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Number of UK workers worried about job loss doubles

A stagnant labour market, high inflation and high living costs have combined to make UK workers particularly anxious

Research found 42% of workers in the UK are worried about losing their jobs, up from 28% last year.

The research from recruitment agency Randstad found workers in the UK are more fearful than workers in North America (28%) and Japan (18%).

Elsewhere in Europe, 36% of workers in Portugal are worried about job loss and 37% in Poland.

Victoria Short, CEO of Randstad, told HR magazine that a stagnant labour market, high inflation and high living costs have combined to make UK workers particularly anxious.

Labour market data from the Office for National Statistics (ONS) showed that vacancies fell for the 19th month in succession in December, while there was a sharp decline in wage growth in the three months to November.

Inflation jumped to 4% this week (17 January), double the Bank of England’s target. In the Eurozone, inflation sits at 2.9%.

The energy cap has also been raised by 5% and ONS data found UK rental prices rose 6.2% in the 12 months to December 2023.

Short said: "Workers in the UK are being battered by bad news. It's quite a cocktail, and it’s hitting job confidence.

“The concerns of workers are not entirely unjustified. It’s clear the jobs market is cooling with softer than expected UK wage data out this week. This on top of news that inflation in the UK rose in December.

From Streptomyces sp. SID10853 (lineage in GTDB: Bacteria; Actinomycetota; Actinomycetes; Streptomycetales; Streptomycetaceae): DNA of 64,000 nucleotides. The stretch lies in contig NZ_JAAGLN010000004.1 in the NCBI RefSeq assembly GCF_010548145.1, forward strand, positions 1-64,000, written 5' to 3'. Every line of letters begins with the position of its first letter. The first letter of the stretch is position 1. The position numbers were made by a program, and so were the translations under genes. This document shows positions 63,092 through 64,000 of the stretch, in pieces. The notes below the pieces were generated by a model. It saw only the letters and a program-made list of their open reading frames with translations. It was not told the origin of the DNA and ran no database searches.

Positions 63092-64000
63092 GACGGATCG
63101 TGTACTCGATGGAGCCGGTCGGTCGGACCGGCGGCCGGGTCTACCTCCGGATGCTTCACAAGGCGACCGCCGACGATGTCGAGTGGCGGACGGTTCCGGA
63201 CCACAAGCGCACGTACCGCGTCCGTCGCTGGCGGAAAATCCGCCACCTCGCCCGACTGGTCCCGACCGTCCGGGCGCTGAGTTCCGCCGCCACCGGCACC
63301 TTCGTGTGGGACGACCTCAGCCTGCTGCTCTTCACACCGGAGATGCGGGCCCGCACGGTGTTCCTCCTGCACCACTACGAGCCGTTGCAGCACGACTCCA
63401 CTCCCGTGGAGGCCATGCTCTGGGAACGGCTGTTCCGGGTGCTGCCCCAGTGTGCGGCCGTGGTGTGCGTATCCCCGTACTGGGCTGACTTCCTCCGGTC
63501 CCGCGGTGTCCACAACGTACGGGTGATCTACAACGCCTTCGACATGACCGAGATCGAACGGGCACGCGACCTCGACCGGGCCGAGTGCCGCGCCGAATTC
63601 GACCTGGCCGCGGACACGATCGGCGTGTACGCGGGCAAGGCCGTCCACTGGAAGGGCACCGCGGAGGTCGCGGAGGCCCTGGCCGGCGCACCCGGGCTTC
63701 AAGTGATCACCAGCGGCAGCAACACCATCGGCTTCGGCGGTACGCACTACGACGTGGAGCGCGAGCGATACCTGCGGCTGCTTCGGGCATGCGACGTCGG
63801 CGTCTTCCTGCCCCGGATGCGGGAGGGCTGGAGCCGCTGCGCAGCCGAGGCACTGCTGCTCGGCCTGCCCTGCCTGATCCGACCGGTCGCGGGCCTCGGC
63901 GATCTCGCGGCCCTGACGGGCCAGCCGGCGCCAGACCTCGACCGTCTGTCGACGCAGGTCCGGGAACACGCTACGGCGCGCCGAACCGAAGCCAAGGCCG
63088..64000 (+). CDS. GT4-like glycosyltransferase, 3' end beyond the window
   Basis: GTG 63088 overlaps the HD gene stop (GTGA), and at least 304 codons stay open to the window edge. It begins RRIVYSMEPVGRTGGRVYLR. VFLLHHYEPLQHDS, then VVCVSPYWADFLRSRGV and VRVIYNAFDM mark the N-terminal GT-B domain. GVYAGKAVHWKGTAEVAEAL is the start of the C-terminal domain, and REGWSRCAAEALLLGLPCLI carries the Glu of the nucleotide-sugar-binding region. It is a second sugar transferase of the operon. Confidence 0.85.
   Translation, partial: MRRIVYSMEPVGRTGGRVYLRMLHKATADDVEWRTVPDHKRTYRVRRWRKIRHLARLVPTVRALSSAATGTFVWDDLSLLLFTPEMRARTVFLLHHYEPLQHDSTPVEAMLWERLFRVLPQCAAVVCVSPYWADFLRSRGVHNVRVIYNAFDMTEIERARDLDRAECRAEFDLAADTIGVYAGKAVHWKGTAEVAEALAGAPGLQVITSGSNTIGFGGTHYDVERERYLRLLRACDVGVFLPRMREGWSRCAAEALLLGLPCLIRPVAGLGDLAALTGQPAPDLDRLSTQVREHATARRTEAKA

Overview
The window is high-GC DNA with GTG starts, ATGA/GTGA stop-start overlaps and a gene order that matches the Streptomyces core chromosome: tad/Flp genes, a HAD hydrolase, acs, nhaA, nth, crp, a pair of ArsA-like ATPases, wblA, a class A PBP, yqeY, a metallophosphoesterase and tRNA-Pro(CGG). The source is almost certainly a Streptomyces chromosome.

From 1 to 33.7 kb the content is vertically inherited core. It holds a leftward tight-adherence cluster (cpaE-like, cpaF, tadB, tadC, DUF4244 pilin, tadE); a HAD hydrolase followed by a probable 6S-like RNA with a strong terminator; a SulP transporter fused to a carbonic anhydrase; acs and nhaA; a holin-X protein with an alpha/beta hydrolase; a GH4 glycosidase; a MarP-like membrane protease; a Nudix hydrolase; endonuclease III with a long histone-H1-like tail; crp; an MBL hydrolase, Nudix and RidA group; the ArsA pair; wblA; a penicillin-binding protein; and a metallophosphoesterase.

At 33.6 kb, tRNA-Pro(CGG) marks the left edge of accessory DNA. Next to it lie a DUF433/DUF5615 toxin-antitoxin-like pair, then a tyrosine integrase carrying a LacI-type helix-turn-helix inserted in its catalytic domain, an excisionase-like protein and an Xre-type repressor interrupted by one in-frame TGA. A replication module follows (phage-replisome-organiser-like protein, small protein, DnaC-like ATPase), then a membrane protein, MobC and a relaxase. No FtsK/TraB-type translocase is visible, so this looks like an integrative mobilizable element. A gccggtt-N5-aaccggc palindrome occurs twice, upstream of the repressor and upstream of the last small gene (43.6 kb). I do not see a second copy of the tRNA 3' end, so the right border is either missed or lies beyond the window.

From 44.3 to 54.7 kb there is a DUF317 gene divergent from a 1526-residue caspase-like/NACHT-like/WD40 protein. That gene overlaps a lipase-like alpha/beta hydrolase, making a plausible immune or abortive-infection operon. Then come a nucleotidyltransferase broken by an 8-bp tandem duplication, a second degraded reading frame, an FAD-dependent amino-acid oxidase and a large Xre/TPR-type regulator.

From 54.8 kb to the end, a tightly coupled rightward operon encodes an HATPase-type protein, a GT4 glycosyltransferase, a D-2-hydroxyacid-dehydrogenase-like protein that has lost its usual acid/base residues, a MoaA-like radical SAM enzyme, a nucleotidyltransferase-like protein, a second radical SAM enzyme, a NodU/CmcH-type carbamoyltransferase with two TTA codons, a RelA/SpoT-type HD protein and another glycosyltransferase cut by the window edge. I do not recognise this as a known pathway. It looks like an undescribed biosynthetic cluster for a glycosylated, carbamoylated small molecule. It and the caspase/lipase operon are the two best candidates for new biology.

"This is playing a part in the growing anxiety among workers here amid the continued cost of living crisis and pressures on employers.”

Read more: Redundancy rounds top reason other employees want to quit

Short added that AI has created a faster pace of change in the world of work.

She said: “AI has started to upend many norms and expectations in the workplace. More than ever, workers need to learn new skills to fit into evolving businesses. Reskilling is no longer a tool for career advancement but a tool for survival. 

“Career-wise we are entering the most challenging time for most since the pandemic. Either way, you will see more anxiety in the workplace this year.”

Last year a majority of workers in the UK (56%) said they would quit a job if they felt like they didn’t belong there, compared with less than a quarter (24%) this year.

Angela O'Connor, CEO of consultancy The HR Lounge, said employers should remain transparent and communicative about potential job losses.

She told HR magazine: “Organisations can help staff by being honest with them about potential threats to jobs at the earliest opportunity, so staff can plan for their future careers. Employers can help them build on their skills through formal and informal development opportunities, which will make them more marketable.”

Randstad researched the views of 27,000 workers from 34 markets across Europe, Asia Pacific and the Americas.

Read more: Half of HRDs see retraining as solution to the skills gap